NEIGHBORHOOD POLITICS-A house at 936 South Burnside Avenue was demolished last week to make way for another McMansion. The 1,836 sq. ft. home on a 7700 sq. ft. lot was a probate sale that fetched $1.2 million in October 2014. The property was purchased by Skyan Holdings, LLC., a local development company.
It is readily apparent from the plans submitted to the Department of City Planning that a new two-story McMansion will be constructed on the site. (Here is a link to the plan check and permits issued to date.)
In a conversation with a representative of the developer, a neighbor learned that the developer had rushed to secure a demolition permit in December 2014 because they were aware that the Miracle Mile is on a list of neighborhoods to be included in a pending two-year Interim Control Ordinance [ICO] that would impose temporary restrictions to stop or limit demolitions in areas with pending applications for either a Reduced Floor Area District [RFA] or an Historic Preservation Overlay Zone [HPOZ].
The ICO was presented at the City Council’s Planning and Land Use Management [PLUM] Committee in October 2014. The MMRA submitted a request to create an RFA to Councilmember Tom LaBonge last September to serve as a stopgap measure to allow time for implementation of the Miracle Mile HPOZ. LaBonge placed the Miracle Mile on the ICO list, which includes 14 other communities throughout Los Angeles.
A draft of the ICO was released on February 12, 2015. In the proposed ordinance the Miracle Mile is grouped with South Hollywood, La Brea Hancock Neighborhood, Larchmont Heights, and Old Granada Hills, it reads: “… no building permit shall issue for a Project … unless the proposed structure’s Residential Floor Area does not exceed 120% of the prior existing structure’s Residential Floor Area."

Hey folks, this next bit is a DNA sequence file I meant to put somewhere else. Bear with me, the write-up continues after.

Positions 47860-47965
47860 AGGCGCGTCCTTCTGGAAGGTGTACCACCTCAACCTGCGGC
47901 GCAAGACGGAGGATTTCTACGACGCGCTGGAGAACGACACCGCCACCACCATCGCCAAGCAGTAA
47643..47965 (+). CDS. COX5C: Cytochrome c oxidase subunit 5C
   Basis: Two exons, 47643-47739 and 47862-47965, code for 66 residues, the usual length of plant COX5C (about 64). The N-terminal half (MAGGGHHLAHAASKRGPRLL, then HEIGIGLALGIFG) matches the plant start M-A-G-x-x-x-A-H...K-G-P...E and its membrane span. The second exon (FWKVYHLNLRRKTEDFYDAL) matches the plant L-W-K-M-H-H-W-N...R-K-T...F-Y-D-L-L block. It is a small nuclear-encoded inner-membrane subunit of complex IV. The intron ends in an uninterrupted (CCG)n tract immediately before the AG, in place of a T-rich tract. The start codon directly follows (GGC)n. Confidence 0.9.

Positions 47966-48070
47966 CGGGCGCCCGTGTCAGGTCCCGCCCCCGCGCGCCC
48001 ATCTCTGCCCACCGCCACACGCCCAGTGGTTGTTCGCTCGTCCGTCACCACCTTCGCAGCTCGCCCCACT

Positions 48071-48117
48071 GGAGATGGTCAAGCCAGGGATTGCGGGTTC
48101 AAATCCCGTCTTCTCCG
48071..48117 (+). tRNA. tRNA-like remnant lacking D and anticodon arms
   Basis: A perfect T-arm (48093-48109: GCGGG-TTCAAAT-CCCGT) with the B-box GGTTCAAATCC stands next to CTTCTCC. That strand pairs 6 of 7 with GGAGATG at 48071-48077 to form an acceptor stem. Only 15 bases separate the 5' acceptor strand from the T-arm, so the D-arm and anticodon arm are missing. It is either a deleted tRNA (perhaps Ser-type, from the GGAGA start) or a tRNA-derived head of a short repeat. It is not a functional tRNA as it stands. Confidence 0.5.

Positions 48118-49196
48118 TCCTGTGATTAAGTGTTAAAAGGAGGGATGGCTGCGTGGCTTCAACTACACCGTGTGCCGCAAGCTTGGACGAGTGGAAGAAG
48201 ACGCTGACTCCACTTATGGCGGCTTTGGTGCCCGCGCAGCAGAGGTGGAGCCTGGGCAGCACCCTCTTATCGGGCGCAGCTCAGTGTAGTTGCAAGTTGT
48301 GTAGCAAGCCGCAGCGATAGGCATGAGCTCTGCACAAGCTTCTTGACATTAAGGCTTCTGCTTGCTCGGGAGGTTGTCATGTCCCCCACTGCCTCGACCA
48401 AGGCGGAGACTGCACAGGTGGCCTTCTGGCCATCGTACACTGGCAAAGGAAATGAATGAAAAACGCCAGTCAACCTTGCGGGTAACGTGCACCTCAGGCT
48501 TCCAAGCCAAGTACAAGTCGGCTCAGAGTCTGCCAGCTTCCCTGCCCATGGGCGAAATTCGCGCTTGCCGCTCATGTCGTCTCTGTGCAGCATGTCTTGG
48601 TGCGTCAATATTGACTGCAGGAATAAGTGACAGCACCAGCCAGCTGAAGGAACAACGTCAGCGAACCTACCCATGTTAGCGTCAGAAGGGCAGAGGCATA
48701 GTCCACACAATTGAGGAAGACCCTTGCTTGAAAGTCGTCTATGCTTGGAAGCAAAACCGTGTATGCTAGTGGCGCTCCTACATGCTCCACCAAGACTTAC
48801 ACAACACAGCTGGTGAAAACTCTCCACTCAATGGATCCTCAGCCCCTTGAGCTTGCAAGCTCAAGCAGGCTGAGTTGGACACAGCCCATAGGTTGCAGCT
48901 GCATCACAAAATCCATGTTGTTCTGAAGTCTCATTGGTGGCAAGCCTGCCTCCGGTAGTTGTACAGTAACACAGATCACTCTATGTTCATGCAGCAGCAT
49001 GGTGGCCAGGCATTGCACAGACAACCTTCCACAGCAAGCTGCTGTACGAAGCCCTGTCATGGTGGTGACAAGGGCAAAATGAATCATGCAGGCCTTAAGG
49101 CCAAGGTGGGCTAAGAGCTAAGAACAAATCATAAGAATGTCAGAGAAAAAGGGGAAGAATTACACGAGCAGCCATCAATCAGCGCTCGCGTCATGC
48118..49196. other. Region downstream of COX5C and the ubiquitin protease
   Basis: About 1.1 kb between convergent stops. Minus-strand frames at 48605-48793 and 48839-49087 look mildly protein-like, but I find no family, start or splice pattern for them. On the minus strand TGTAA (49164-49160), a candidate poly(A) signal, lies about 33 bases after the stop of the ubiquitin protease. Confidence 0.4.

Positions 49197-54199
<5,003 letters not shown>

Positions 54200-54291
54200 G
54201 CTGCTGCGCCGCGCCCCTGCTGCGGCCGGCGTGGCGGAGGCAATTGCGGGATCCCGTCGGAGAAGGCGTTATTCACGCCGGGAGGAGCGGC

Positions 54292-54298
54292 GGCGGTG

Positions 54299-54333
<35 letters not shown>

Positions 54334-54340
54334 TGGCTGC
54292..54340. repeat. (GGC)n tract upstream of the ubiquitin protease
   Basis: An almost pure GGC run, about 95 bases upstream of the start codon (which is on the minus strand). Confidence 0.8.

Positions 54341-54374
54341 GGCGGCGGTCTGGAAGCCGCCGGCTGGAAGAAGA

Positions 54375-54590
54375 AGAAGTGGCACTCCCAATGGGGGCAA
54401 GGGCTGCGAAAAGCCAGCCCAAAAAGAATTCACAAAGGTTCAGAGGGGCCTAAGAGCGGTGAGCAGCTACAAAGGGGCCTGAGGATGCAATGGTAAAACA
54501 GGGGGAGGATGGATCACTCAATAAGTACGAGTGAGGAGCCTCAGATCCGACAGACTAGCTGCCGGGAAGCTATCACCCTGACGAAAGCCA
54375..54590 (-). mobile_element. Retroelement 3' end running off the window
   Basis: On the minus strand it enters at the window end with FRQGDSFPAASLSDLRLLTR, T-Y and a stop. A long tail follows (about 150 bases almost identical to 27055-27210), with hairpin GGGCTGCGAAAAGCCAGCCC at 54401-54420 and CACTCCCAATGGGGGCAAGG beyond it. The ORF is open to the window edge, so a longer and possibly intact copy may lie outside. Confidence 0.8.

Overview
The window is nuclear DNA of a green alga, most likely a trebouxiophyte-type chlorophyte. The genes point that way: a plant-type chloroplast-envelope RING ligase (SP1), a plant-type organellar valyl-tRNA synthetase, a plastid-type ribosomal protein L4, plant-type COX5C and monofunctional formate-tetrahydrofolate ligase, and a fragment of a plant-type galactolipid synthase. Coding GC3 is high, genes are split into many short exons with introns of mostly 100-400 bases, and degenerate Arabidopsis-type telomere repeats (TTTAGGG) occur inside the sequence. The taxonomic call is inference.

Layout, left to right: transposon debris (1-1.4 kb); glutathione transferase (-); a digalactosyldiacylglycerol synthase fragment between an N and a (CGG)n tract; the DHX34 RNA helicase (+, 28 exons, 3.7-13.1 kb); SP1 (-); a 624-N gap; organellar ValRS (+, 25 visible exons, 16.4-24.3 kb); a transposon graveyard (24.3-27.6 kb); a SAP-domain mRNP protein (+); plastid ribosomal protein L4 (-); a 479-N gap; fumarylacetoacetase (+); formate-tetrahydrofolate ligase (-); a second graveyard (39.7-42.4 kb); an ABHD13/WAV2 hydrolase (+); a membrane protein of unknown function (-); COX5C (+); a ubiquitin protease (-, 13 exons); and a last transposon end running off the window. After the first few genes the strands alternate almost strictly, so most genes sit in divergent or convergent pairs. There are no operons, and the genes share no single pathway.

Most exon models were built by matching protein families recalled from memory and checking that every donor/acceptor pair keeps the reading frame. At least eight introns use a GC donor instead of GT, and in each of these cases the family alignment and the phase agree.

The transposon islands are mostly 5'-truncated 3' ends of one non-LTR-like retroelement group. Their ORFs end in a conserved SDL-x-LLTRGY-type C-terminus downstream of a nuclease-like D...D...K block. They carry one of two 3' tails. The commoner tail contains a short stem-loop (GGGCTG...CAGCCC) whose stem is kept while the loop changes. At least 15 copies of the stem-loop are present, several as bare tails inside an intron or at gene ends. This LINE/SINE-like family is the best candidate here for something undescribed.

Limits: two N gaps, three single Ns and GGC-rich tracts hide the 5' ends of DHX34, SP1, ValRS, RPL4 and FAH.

The MMRA is confident that the Draft ICO, if enacted as written, would effectively stop mansionization in the Miracle Mile. Although, we are continuing to examine the Draft ICO to make certain it contains no loopholes. The MMRA is also concerned that it still allows McMansions in the very early stages of the permitting and approval process to proceed; we will lobby to have these exceptions tightened.
Map of Miracle Mile ICO. Click image to enlarge.
The PLUM Committee is scheduled to hold a public hearing on the ICO on February 24 at 2:30PM. The committee will take public comments and will vote to send the ICO to the full City Council for approval. It appears certain that the Council will adopt the ICO once it is sent to them, but it is critical that the Miracle Mile community turnout in force at the PLUM hearing to ensure that the ICO is not watered-down to accommodate real estate speculators and developers.
If you are able to attend the February 24th PLUM Committee hearing, check the MMRA website next week for confirmation of the hearing date and time, carpooling, and other information.
Meanwhile, while ICOs are lazily drafted and approved in slow motion, the McMansion developers are playing a game of beat the clock.
A recent New York Times article on mansionization in Los Angeles stated: “… the destruction of thousands of classic homes is disrupting and dividing neighborhoods, raising alarm among civic leaders about potentially irreparable damage to handsome, historic and architecturally distinctive communities that they argue define Los Angeles as much as Hollywood or Venice.
“The phenomenon has left some homeowners living under the shadow of looming block houses that push up against their property lines. Often, the first warning that a neighbor’s home is about to vanish comes from the beep-beep-beep of bulldozers that arrive overnight and can turn a home into a pile of wood and stone by lunchtime.”
That was certainly the case for the neighbors of 936 South Burnside Avenue.
808 South Ridgeley Drive • Before and After
(This report posted first at MiracleMileLA.com. The MMRA Newsletter Editor is Ken Hixon.)
Vol 13 Issue 14
Pub: Feb 17, 2015